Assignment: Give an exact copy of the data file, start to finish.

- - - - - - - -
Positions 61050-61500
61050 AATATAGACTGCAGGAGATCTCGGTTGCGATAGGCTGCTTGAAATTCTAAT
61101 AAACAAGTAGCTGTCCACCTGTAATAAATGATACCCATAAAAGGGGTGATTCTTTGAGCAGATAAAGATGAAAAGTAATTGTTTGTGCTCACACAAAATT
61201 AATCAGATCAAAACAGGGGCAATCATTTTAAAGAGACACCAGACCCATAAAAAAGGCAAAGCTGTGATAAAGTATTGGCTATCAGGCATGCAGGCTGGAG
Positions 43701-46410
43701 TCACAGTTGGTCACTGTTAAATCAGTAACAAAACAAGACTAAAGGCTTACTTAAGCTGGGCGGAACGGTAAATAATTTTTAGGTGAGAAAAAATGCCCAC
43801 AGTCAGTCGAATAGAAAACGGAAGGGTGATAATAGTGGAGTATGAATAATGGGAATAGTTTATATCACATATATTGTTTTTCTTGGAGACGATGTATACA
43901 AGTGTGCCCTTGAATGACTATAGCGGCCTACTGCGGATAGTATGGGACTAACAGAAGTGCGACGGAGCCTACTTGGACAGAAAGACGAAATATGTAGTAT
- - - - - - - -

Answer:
Positions 61050-61500
61050 AATATAGACTGCAGGAGATCTCGGTTGCGATAGGCTGCTTGAAATTCTAAT
61101 AAACAAGTAGCTGTCCACCTGTAATAAATGATACCCATAAAAGGGGTGATTCTTTGAGCAGATAAAGATGAAAAGTAATTGTTTGTGCTCACACAAAATT
61201 AATCAGATCAAAACAGGGGCAATCATTTTAAAGAGACACCAGACCCATAAAAAAGGCAAAGCTGTGATAAAGTATTGGCTATCAGGCATGCAGGCTGGAG
Positions 43701-46410
43701 TCACAGTTGGTCACTGTTAAATCAGTAACAAAACAAGACTAAAGGCTTACTTAAGCTGGGCGGAACGGTAAATAATTTTTAGGTGAGAAAAAATGCCCAC
43801 AGTCAGTCGAATAGAAAACGGAAGGGTGATAATAGTGGAGTATGAATAATGGGAATAGTTTATATCACATATATTGTTTTTCTTGGAGACGATGTATACA
43901 AGTGTGCCCTTGAATGACTATAGCGGCCTACTGCGGATAGTATGGGACTAACAGAAGTGCGACGGAGCCTACTTGGACAGAAAGACGAAATATGTAGTAT